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Health Plans Rated by Consumer Reports

Magazine's Readers Weigh In on Their HMOs, PPOs

WebMD Health News

Aug. 8, 2005 -- Readers of Consumer Reports have rated their health insurance plans for the magazine.

Here are the scores of the five HMOs (health maintenance organizations) ranked highest by readers for overall satisfaction:

  • Kaiser Permanente, Northwest (Ore., Wash.): 84
  • Capital District Physicians' Health Plan (N.Y.): 83
  • Independent Health (Western N.Y.): 83
  • Blue Choice (Excellus BCBS, Rochester, N.Y. area): 82
  • Group Health Cooperative (Id., Wash.): 81

Here are the scores of the five PPOs (preferred provider organizations) ranked highest by readers for overall satisfaction:

  • Independence Blue Cross Philadelphia: 83
  • Anthem Blue Cross Blue Shield (Conn.): 83
  • Blue Cross Blue Shield (Ala.): 81
  • Blue Cross Blue Shield (Mass.): 81
  • Empire Blue Cross Blue Shield (N.Y.): 81

Differences From General Public

About 35,000 Consumer Reports readers participated in the survey.

The magazine's readers are "more affluent, more educated, and they're probably more consumer savvy" than the general public, says Donato Vaccaro, PhD, research program leader for Consumer Reports.

"This was a scientific survey, but we're not trying to be nationally representative. This is representative of Consumer Reports subscribers, and their information can help anyone make a decision about products or services," Vaccaro tells WebMD.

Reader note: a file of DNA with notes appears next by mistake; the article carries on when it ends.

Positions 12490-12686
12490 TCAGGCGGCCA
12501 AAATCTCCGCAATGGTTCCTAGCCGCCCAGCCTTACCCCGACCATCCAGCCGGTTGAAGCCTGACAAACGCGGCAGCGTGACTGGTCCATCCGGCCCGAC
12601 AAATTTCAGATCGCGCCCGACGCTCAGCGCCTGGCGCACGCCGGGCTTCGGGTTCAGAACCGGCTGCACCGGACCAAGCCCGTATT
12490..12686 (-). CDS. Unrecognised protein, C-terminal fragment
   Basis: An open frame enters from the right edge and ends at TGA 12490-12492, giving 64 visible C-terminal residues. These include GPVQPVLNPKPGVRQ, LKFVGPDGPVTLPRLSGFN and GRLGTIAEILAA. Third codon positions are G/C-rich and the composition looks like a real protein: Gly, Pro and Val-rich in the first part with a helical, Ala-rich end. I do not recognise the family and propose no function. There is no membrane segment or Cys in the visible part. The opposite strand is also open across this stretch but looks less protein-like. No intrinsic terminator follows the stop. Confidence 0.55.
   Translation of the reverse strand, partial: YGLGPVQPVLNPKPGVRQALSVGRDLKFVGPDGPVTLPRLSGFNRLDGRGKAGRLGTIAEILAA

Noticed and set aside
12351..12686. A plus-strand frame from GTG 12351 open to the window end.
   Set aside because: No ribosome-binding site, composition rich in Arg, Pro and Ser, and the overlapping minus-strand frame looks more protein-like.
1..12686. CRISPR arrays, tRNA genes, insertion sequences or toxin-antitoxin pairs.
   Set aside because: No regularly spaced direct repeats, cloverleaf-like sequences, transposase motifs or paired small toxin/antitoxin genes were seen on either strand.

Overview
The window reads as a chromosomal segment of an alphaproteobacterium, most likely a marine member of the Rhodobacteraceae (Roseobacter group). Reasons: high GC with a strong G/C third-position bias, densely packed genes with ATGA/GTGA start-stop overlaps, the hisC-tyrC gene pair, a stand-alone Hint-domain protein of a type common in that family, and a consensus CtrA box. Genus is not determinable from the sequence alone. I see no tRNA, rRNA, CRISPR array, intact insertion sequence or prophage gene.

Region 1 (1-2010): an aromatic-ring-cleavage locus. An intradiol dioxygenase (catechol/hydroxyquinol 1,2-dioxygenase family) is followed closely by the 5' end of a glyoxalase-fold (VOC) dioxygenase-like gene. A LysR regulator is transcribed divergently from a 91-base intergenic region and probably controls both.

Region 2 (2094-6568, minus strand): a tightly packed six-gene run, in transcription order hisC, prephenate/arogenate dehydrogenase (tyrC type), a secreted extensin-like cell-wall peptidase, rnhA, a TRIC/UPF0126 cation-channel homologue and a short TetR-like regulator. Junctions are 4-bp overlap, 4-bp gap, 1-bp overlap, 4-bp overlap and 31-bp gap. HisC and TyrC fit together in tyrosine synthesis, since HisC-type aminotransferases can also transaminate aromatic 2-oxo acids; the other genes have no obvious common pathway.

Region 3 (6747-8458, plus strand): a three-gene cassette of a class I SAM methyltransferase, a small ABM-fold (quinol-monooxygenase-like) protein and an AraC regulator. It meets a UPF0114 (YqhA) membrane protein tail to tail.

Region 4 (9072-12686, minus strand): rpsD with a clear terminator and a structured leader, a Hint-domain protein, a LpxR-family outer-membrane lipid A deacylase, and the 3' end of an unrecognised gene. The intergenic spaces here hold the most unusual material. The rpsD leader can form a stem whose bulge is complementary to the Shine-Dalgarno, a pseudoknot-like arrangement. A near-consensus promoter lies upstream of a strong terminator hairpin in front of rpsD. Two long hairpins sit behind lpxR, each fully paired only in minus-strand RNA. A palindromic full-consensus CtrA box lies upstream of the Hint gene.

The magazine's ranking of health plans was based only on overall reader satisfaction. The 22-question survey covered access to doctors and medical care, choice of doctors, quality of customer support, frequency of billing problems, care doctors provided, and satisfaction with primary care doctors.

Many Expressed Satisfaction With Their Health Plan

The survey showed that 64% of Consumer Reports readers were "completely" or "very" satisfied with their health plans.

Still, 17% of participants who were in HMOs expressed difficulty in seeing doctors, and nearly a third of those in PPOs said they had had billing problems, says Vaccaro.

"In general, when you survey people about something, about two-thirds will say they're highly satisfied -- completely or very satisfied," says Vaccaro. "It's a rule of thumb in the social science world. So this is average -- 64% is not much different than 66%, right? But it's health care. So maybe you expect it to be higher. It's a matter of opinion," says Vaccaro.

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